Tile data is stored in VRAM in the memory area at $8000-$97FF; with each tile taking 16 bytes, this area defines data for 384 tiles. In CGB Mode, this is doubled (768 tiles) because of the two VRAM banks.
Each tile has 8x8 pixels and has a color depth of 4 colors/gray shades. Tiles can be displayed as part of the Background/Window maps, and/or as OBJ tiles (foreground sprites). Note that OBJs don’t use color 0 - it’s transparent instead.
There are three “blocks” of 128 tiles each:
|Block||VRAM Address||Corresponding Tile IDs|
|OBJs||BG/Win if LCDC.4=1||BG/Win if LCDC.4=0|
Tiles are always indexed using an 8-bit integer, but the addressing method may differ. The “$8000 method” uses $8000 as its base pointer and uses an unsigned addressing, meaning that tiles 0-127 are in block 0, and tiles 128-255 are in block 1. The “$8800 method” uses $9000 as its base pointer and uses a signed addressing, meaning that tiles 0-127 are in block 2, and tiles -128 to -1 are in block 1, or to put it differently, “$8800 addressing” takes tiles 0-127 from block 2 and tiles 128-255 from block 1. (You can notice that block 1 is shared by both addressing methods)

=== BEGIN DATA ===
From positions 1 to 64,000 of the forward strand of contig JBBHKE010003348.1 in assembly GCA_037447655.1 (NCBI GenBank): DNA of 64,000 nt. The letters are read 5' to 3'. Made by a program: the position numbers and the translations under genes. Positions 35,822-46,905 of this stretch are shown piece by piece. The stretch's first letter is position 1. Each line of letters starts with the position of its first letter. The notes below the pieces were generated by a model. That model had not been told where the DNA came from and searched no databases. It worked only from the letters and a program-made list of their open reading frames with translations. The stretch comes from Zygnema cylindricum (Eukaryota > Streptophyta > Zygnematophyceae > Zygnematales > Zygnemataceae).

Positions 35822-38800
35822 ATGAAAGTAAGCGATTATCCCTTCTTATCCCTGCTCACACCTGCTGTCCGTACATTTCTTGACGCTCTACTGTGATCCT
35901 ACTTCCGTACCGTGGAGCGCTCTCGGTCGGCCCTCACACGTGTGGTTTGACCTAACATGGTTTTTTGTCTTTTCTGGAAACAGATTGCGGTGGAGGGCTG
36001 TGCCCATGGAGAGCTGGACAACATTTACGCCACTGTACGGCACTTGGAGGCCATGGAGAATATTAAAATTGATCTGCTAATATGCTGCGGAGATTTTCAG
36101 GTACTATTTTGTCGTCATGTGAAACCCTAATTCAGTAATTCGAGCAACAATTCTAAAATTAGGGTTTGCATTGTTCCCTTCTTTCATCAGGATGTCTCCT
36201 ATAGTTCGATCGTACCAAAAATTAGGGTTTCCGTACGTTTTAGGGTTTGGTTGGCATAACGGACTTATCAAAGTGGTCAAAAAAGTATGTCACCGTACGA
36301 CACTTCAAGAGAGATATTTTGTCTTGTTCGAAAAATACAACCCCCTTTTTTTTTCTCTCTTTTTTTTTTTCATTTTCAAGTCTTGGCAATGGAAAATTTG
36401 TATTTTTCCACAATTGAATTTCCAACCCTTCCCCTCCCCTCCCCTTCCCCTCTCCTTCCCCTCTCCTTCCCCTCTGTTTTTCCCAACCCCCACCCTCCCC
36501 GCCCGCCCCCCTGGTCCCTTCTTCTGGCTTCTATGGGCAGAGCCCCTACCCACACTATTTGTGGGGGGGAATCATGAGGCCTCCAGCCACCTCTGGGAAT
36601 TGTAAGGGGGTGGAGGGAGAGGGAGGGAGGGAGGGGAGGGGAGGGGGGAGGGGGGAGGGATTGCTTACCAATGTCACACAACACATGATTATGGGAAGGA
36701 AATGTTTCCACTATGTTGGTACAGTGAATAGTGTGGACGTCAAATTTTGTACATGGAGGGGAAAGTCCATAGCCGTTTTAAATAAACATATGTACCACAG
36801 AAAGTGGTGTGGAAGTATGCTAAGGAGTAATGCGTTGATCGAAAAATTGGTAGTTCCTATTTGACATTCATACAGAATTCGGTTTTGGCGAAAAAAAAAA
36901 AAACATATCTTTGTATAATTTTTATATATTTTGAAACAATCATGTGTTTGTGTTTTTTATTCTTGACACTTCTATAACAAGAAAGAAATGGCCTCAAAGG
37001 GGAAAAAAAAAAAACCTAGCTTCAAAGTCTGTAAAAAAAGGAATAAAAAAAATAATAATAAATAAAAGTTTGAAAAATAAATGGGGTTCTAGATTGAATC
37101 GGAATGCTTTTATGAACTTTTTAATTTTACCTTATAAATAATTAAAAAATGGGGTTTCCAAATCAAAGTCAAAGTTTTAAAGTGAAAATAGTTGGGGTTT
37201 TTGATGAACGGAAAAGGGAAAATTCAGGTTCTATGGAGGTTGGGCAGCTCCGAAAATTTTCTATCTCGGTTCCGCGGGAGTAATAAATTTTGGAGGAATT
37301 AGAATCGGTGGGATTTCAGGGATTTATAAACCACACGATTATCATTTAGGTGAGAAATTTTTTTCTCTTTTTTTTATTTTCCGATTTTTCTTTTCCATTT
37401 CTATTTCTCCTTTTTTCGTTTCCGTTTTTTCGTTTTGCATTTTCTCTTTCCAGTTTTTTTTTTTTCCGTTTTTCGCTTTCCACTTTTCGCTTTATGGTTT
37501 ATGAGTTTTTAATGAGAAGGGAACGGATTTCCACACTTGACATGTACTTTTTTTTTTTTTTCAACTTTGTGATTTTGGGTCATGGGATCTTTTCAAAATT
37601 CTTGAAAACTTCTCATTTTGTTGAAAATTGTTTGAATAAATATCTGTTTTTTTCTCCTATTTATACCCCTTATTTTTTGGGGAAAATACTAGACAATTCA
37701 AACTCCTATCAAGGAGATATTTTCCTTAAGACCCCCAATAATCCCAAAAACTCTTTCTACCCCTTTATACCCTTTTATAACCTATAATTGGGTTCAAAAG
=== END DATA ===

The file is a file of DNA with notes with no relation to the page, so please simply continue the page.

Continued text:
Sprites always use “$8000 addressing”, but the BG and Window can use either mode, controlled by LCDC bit 4.
Each tile occupies 16 bytes, where each line is represented by 2 bytes:
Byte 0-1 Topmost Line (Top 8 pixels) Byte 2-3 Second Line etc.
For each line, the first byte specifies the least significant bit of the color
ID of each pixel, and the second byte specifies the most significant bit. In
both bytes, bit 7 represents the leftmost pixel, and bit 0 the rightmost. For
example, the tile data
$3C $7E $42 $42 $42 $42 $42 $42 $7E $5E $7E $0A $7C $56 $38 $7C appears as follows:
For the first row, the values
$3C $7E are
binary. The leftmost bits are 0 and 0, thus the color ID is binary
00, or 0.
The next bits are 0 and 1, thus the color ID is binary
10, or 2 (remember to
flip the order of the bits!). The full eight-pixel row evaluates to 0 2 3 3 3 3
A tool for viewing tiles can be found here.
So, each pixel has a color ID of 0 to 3. The color numbers are translated into real colors (or gray shades) depending on the current palettes, except that when the tile is used in an OBJ the color ID 0 means transparent. The palettes are defined through registers BGP, OBP0 and OBP1, and BCPS/BGPI, BCPD/BGPD, OCPS/OBPI and OCPD/OBPD (CGB Mode).